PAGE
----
5-December-2012 -- ZENIT.org News Agency |

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Military Conscription in Eritrea Straining Church

Seminarians Made to Join Army; Charity Work Restricted

LONDON, DEC. 4, 2012 (Zenit.org).- The charity organization Aid to the Church in Need is reporting that military conscription in Eritrea is killing the Church there.

A source from Eritrea, who requested anonymity, spoke with the charity about the situation, saying "compulsory military service is bleeding the Church in Eritrea to death."

The Church's work in parishes has become increasingly difficult as Christian workers, including many seminarians, have been kept in military service - many of them for more than 15 years.

The government does not set a fixed period for military service, claiming the threat of war is high.

Seminarians were technically exempt from military service between 2008 and 2011 - but reports received by ACN suggest many of those conscripted in 2008 were still in training camps.

"The government exaggerates the danger of war, as a pretext to keep people in military service," the source told ACN.

The source added: "In general, military service has led to a situation where there is a shortage of qualified workers in many professions - not just in the Church."

Those who have refused military service are among more than 2,000 Christians still imprisoned for their religious beliefs.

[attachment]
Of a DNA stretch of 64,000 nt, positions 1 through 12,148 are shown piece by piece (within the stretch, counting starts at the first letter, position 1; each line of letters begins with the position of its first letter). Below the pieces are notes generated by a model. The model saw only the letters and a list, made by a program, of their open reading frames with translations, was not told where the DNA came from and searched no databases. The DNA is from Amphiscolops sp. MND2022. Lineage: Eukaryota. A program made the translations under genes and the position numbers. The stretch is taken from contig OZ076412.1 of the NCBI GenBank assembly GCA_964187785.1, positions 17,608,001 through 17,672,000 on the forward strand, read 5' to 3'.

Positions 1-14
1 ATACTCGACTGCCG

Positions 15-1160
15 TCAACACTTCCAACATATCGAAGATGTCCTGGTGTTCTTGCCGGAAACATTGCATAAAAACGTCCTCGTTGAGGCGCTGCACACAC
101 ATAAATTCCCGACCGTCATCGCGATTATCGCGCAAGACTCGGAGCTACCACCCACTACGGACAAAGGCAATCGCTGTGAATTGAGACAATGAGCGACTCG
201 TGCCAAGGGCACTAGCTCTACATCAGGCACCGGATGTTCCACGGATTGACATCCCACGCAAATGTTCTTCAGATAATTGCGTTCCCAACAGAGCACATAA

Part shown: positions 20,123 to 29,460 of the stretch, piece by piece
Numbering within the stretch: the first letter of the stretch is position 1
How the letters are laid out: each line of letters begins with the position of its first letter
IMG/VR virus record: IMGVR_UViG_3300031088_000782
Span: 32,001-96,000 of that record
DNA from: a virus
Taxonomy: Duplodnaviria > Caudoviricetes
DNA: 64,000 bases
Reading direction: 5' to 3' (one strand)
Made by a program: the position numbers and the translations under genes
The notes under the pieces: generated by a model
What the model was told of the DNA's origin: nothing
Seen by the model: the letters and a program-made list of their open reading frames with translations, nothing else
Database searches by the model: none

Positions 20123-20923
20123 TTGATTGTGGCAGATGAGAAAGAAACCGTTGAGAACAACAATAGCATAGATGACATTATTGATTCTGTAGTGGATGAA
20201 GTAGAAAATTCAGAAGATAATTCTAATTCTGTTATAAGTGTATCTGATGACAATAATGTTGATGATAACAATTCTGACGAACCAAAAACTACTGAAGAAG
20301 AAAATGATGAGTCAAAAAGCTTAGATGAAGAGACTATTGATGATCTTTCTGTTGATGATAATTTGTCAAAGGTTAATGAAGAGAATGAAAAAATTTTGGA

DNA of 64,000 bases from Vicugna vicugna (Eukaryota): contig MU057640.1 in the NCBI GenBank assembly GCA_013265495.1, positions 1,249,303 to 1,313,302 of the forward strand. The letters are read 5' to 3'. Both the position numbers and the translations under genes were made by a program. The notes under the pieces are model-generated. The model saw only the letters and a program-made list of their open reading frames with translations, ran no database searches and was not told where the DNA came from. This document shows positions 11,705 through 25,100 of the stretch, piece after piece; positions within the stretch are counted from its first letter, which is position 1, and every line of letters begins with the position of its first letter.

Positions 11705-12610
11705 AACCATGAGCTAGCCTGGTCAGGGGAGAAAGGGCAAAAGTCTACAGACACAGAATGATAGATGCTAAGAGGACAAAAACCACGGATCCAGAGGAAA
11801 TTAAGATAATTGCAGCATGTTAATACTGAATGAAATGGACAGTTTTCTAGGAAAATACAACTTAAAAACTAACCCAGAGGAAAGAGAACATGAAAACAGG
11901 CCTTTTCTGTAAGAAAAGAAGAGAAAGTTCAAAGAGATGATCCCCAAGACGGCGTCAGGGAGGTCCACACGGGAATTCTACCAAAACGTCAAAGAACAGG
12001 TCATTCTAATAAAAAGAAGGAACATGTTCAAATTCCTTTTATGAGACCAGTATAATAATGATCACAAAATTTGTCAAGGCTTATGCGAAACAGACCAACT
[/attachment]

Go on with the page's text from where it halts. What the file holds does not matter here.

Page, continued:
Most of these detained are members of non-recognized churches - a 1995 government decree only formally recognized the Orthodox Church, Catholic Church, Evangelical Lutherans and Islam.

While conscription has radically reduced the number of pastoral workers in the Church, charitable activities have also suffered from state interference.

ACN was told: "The Church has been forbidden to carry out charitable work. The government wants us to restrict ourselves to the church and vestry."

A 1995 decree reserves all social and welfare projects to the state, though the Church has so far resisted attempts to seize Catholic schools and other projects.

Eritrea gained independence from Ethiopia in 1993 after a 30-year conflict.

There are about 5.2 million people in the north African country - 47.3% of the population are Christian. Most of these are Orthodox, with Catholics making up just 4% of the population.

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